Sta­dium death

China Daily (Hong Kong) - - FRONT PAGE - By AGENCE FRANCEPRESSE in Manaus, Brazil

Brazil is jolted by a fourth fatal World Cup sta­dium ac­ci­dent when a young worker fell to his death, height­en­ing safety wor­ries.

Brazil was jolted on Satur­day by a fourth fatal World Cup sta­dium ac­ci­dent when a young con­struc­tion worker fell to his death, height­en­ing safety wor­ries six months from the start of the tour­na­ment. The lat­est fa­tal­ity, at the Manaus Arena in the north­ern Ama­zo­nia re­gion, will add scru­tiny to the host na­tion’s prepa­ra­tions, with some sta­di­ums be­hind sched­ule and ex­tra shifts be­ing worked in a push to be ready for the soc­cer ex­trav­a­ganza.

Mar­cleudo de Melo Fer­reira plunged 35 me­ters (115 feet) in the early hours while work­ing on the roof of the $200 mil­lion, 42,000-seat ca­pac­ity arena.

He was taken to hos­pi­tal but died just be­fore dawn.

Brazil­ian me­dia re­ported the 22-year-old fell af­ter a cable broke as he pre­pared to fin­ish a night shift. The venue is cur­rently 93 per­cent com­plete and has around 1,900 peo­ple work­ing around the clock to fin­ish its con­struc­tion.

The ac­ci­dent brought to five the num­ber of deaths at event sites, and comes two weeks af­ter two peo­ple died at the Sao Paulo sta­dium sched­uled to host the June 12 open­ing match be­tween Brazil and Croa­tia.

In an un­re­lated in­ci­dent, a con­struc­tion worker died of a heart at­tack while work­ing on a new con­ven­tion center near the sta­dium amid al­le­ga­tions from his fam­ily that he was over­worked.

Satur­day’s sta­dium death was the sec­ond fa­tal­ity at Manaus Arena, which will host Eng­land’s open­ing match on June 15 against Italy, plus three other World Cup matches.

Af­ter the first death in the trop­i­cal city’s sta­dium, the state pub­lic prose­cu­tor de­manded dozens of up­graded se­cu­rity mea­sures, but there has been no word on any progress.

A Jan­uary re­port found work­ing con­di­tions were un­sat­is­fac­tory amid claims work­ers had not been is­sued suf­fi­cient safety equip­ment.

FIFA, which has played down con­cerns over sta­dium de­lays, ex­pressed its sad­ness at the lat­est con­struc­tion death.

“We would like to send our most sin­cere con­do­lences to his fam­ily, rel­a­tives, col­leagues and friends,” soc­cer’s gov­ern­ing body said in a state­ment.

In ad­di­tion to the two Manaus ac­ci­dents and the dou­ble fa­tal­ity in Sao Paulo — a venue that or­ga­niz­ers say will only be com­pleted in midApril — a death oc­curred at a new sta­dium in Brasilia last year.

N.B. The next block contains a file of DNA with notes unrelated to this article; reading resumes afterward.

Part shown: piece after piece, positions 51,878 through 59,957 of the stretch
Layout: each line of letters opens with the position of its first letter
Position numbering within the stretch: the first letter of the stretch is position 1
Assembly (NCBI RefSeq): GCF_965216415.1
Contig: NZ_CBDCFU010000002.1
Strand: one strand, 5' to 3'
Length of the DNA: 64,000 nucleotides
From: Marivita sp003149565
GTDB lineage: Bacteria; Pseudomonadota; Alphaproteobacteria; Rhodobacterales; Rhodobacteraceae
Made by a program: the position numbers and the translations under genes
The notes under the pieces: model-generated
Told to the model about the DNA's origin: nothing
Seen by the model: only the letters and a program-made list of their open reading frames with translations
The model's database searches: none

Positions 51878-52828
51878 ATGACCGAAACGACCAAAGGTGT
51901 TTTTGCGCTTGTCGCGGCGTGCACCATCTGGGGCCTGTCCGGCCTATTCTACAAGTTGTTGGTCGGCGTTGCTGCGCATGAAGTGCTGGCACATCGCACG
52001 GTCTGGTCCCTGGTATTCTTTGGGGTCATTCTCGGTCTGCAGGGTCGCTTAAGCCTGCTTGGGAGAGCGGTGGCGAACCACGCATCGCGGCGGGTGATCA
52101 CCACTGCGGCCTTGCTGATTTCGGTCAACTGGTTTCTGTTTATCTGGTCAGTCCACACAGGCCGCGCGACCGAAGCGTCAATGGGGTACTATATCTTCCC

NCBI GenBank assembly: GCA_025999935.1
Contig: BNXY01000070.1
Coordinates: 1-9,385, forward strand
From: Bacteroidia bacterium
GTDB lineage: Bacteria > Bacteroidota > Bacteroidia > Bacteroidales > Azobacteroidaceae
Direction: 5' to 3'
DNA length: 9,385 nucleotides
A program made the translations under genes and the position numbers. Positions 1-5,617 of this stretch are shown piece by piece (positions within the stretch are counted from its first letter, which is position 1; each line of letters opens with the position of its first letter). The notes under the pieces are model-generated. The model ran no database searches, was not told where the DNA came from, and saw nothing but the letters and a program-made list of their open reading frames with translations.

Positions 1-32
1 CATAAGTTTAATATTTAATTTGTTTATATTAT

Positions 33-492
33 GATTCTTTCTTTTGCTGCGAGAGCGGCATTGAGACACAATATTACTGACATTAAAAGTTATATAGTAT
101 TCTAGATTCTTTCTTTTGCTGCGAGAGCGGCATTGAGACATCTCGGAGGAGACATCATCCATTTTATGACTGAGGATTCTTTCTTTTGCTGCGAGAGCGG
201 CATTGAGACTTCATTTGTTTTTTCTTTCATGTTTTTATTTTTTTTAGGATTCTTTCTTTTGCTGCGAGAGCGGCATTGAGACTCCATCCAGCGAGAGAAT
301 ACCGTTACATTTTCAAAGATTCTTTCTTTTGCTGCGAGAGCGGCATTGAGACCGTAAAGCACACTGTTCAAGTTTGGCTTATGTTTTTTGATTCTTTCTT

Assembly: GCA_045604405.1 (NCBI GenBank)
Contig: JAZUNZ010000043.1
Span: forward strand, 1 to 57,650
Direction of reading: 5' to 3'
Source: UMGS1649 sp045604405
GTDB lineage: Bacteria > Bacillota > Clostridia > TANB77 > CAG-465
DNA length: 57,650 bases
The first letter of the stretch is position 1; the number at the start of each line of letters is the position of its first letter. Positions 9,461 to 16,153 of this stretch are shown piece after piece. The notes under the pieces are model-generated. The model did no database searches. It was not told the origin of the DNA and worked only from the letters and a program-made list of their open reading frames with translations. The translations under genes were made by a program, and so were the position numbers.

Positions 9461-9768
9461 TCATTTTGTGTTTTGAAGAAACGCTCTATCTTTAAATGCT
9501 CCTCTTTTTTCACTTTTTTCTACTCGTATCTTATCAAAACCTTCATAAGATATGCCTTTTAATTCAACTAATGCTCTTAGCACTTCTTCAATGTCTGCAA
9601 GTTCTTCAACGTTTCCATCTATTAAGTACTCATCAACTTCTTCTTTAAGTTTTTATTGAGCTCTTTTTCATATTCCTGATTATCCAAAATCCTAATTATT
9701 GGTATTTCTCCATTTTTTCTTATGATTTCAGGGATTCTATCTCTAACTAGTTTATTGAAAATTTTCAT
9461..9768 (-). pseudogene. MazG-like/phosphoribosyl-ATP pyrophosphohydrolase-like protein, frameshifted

Manaus was a con­tro­ver­sial choice for a new mul­ti­mil­lion-dol­lar sta­dium, not least be­cause there is no top club in the area to at­tract fans af­ter the 2014 event.

In Septem­ber, one lo­cal of­fi­cial sug­gested the venue might even be turned into a pro­cess­ing center for pris­on­ers for fear it could oth­er­wise be­come an ex­pen­sive relic.

Fur­ther con­tro­versy came fol­low­ing last week’s World Cup draw when the mayor of Manaus crit­i­cized Eng­land coach Roy Hodg­son for say­ing he wanted to “avoid” the venue.

Hodg­son in­di­cated he in fact wanted his team to be spared the strength-sap­ping hu­mid­ity of the re­gion, par­tic­u­larly since the game has been moved ahead from an evening start to late af­ter­noon to suit Euro­pean tele­vi­sion sched­ules.

Con­struc­tion firm An­drade Gu­tier­rez promised to im­me­di­ately open an in­ves­ti­ga­tion into the lat­est ac­ci­dent.

“We re­it­er­ate our com­mit­ment to en­sur­ing the se­cu­rity of ev­ery­one work­ing at the site,” the com­pany said in a state­ment, not­ing work had been halted as a mark of re­spect to the dead man.

“We deeply re­gret the ac­ci­dent.”

A spokesman said the dead man had been work­ing for a com­pany sub­con­tracted to build the venue’s over­head cov­er­ing.

Lo­cal con­struc­tion union leader Cicero Cus­to­dio told the G1 news por­tal that work­ers were ready to strike if con­di­tions did not im­prove.

“Work­ers at the Ama­zo­nia Arena are be­ing ill- treated,” said Cus­to­dio.

“We are be­ing ig­nored by the au­thor­i­ties. I have been talk­ing about con­di­tions at the arena and the risks of night work for some time.

“Ide­ally, there would be a gen­eral strike to show how things re­ally are,” said Cus­to­dio.

Manaus co­or­di­na­tor Miguel Capo­biango Neto has promised the venue will be ready by Dec 20 in time for an inau­gu­ra­tion on Jan 15.

In ad­di­tion to host­ing Eng­land’s game with Italy, Manaus will be the site of Cameroon’s pool match with Croa­tia on June 18, Ger­many vs the United States on June 22 and Hon­duras vs Switzer­land on June 25.

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